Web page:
No More Condescension: What We Can Do Now

Shortly before Election Day, I saw a clip of Hillary Clinton telling a crowd that she understands that many people are angry. She then added quickly: “but let’s face it, anger is not a program.”

Wrong. Anger actually is a kind of program. Anger at the implicit condescension in Secretary Clinton’s comment, for example. People can sometimes be angry enough to burn down their own houses. That’s no kind of “program” by conventional measures, but it is nevertheless programmatic in regard to its real-world consequence.

Enough people voted with a vengeance to give Donald Trump the presidency.

Simultaneously apologizing for and defending the pollsters, Nate Cohn tells us that analysts probably underestimated the number of white working-class voters over age 45 by ten million. Think about that for a moment: ten million members of a traditional Democratic constituency who apparently became invisible or even nonexistent to the chattering classes.

What I’m going to say about this may be taken ill by many RD readers, but it is fully consistent with what I have written in these pages previously. For more than thirty years, a Democratic Party financed by wealthy globalists focused its energies on issues related to culture liberalism (feminism, multiculturalism, LGBTQ advancement, etc.) while ignoring the devastating wage stagnation facing most American working people, even younger working people with college degrees.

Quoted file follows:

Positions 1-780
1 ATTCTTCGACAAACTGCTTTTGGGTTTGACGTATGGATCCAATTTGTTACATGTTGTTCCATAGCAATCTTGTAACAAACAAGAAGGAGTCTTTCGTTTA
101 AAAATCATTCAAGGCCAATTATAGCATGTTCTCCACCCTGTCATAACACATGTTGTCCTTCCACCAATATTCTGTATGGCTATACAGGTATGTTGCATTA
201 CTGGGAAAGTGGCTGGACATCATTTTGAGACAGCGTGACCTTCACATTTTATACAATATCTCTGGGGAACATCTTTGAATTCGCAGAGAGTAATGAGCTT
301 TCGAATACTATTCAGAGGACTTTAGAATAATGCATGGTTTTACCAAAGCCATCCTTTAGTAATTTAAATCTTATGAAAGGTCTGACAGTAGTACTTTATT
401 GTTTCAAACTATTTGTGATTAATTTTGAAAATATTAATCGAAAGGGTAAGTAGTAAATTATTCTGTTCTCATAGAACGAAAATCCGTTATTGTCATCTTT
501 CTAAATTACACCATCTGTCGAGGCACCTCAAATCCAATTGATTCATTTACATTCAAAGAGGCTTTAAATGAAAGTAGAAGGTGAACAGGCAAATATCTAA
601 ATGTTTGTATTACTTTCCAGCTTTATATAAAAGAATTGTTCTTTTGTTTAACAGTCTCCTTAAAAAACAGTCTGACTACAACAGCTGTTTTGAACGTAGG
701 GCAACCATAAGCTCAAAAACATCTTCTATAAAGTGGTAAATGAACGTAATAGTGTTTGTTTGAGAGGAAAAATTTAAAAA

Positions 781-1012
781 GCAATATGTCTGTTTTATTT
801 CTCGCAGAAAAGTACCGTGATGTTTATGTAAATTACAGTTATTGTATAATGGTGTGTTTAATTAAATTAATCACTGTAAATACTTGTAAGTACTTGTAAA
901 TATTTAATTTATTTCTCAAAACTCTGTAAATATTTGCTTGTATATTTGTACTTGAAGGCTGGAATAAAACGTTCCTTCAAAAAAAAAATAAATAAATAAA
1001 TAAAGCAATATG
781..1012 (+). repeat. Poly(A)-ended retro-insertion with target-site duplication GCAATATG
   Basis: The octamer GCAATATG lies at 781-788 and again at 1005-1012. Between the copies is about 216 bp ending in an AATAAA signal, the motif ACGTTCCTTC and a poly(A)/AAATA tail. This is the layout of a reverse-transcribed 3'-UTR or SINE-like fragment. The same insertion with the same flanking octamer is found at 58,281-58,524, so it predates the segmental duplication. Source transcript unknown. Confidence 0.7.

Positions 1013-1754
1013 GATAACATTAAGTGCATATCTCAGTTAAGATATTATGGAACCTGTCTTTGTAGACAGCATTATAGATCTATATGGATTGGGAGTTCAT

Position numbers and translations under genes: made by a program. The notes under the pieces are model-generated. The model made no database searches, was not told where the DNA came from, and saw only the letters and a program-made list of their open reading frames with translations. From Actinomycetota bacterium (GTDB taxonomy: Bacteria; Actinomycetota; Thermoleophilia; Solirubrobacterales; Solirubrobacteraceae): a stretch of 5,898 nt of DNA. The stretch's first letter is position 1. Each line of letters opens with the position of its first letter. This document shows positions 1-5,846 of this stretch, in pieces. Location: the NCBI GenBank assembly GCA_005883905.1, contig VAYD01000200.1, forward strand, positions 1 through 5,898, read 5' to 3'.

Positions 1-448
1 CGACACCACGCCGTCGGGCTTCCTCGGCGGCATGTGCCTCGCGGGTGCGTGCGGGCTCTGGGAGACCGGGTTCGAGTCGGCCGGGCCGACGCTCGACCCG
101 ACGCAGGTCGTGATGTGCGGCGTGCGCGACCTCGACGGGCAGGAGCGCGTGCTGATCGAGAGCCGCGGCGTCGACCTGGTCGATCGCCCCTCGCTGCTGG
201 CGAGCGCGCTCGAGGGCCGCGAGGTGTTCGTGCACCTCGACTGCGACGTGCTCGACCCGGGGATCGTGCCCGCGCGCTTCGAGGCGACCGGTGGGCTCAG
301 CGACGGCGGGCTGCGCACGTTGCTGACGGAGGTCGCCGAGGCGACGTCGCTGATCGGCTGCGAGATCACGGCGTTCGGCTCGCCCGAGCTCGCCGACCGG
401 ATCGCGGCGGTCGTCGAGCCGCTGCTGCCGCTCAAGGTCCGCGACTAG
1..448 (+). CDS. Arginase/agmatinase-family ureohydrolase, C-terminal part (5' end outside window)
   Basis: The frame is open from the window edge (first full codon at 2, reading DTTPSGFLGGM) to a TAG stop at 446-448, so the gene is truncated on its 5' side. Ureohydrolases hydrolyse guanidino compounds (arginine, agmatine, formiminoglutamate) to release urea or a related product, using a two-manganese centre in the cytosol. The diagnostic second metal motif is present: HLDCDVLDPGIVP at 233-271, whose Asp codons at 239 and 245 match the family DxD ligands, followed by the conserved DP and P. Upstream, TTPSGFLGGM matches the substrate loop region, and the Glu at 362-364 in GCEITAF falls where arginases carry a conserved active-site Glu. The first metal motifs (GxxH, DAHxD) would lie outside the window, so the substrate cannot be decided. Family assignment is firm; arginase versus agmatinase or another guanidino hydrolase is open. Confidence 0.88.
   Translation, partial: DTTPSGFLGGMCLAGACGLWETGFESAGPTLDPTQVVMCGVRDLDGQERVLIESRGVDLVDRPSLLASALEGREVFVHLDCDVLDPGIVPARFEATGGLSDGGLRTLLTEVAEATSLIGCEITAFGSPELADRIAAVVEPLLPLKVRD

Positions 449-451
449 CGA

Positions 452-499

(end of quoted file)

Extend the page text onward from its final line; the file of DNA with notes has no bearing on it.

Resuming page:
I am a gay man who strongly supports the multicultural agenda. But I also worked professionally for many years in the labor movement (e.g., I was communications director for the United Auto Workers during the early intra-party skirmishing over “free” trade). I have always feared how the accelerating Democratic abandonment of the white working class would end. It turns out that 1980’s “Reagan Democrat” phenomenon in places like Macomb County was just the first ripple in the tidal wave that now sweeps over us.

On this dark day of reckoning, we can of course choose to to continue to condescend to the people who supported Trump, dismissing them as ignorant racists and misogynists–in short, as “deplorables.” But choosing a course of still more condescension will only dig us in deeper. Religiously, those embittered folks out in the heartland are also God’s children. Politically, as Bernie Sanders understood, they were repeatedly and blatantly betrayed by their own party.

It ought to be possible to forge a Workers Party that is fully progressive on social issues as well. There are precedents elsewhere. If we can’t or won’t do that, we will deserve what we get.